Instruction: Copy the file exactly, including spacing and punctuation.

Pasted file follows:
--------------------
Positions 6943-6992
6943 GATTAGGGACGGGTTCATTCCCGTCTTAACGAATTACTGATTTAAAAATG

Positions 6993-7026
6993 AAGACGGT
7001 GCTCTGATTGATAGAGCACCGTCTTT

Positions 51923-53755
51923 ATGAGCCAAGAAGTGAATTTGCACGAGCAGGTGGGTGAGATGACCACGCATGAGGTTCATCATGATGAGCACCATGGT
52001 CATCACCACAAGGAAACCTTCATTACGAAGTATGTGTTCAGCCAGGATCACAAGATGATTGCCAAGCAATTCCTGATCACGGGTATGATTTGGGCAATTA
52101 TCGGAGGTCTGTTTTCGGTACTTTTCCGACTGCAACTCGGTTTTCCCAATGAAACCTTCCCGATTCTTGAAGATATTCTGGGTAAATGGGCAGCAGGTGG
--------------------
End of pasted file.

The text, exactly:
Positions 6943-6992
6943 GATTAGGGACGGGTTCATTCCCGTCTTAACGAATTACTGATTTAAAAATG

Positions 6993-7026
6993 AAGACGGT
7001 GCTCTGATTGATAGAGCACCGTCTTT

Positions 51923-53755
51923 ATGAGCCAAGAAGTGAATTTGCACGAGCAGGTGGGTGAGATGACCACGCATGAGGTTCATCATGATGAGCACCATGGT
52001 CATCACCACAAGGAAACCTTCATTACGAAGTATGTGTTCAGCCAGGATCACAAGATGATTGCCAAGCAATTCCTGATCACGGGTATGATTTGGGCAATTA
52101 TCGGAGGTCTGTTTTCGGTACTTTTCCGACTGCAACTCGGTTTTCCCAATGAAACCTTCCCGATTCTTGAAGATATTCTGGGTAAATGGGCAGCAGGTGG